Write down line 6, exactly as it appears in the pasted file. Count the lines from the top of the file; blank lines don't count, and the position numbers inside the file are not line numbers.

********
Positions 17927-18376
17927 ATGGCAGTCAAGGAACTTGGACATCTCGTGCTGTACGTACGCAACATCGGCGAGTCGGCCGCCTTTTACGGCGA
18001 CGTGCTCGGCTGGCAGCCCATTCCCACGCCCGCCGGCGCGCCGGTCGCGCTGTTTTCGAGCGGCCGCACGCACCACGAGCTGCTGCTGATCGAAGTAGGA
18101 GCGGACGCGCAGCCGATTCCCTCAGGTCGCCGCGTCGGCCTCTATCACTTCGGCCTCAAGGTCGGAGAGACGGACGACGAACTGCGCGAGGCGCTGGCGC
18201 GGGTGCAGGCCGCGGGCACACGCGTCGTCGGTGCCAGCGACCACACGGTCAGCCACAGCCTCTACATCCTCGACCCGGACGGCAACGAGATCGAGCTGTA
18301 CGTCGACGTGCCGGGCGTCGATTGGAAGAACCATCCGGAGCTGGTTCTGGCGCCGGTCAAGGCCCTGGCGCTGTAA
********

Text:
18301 CGTCGACGTGCCGGGCGTCGATTGGAAGAACCATCCGGAGCTGGTTCTGGCGCCGGTCAAGGCCCTGGCGCTGTAA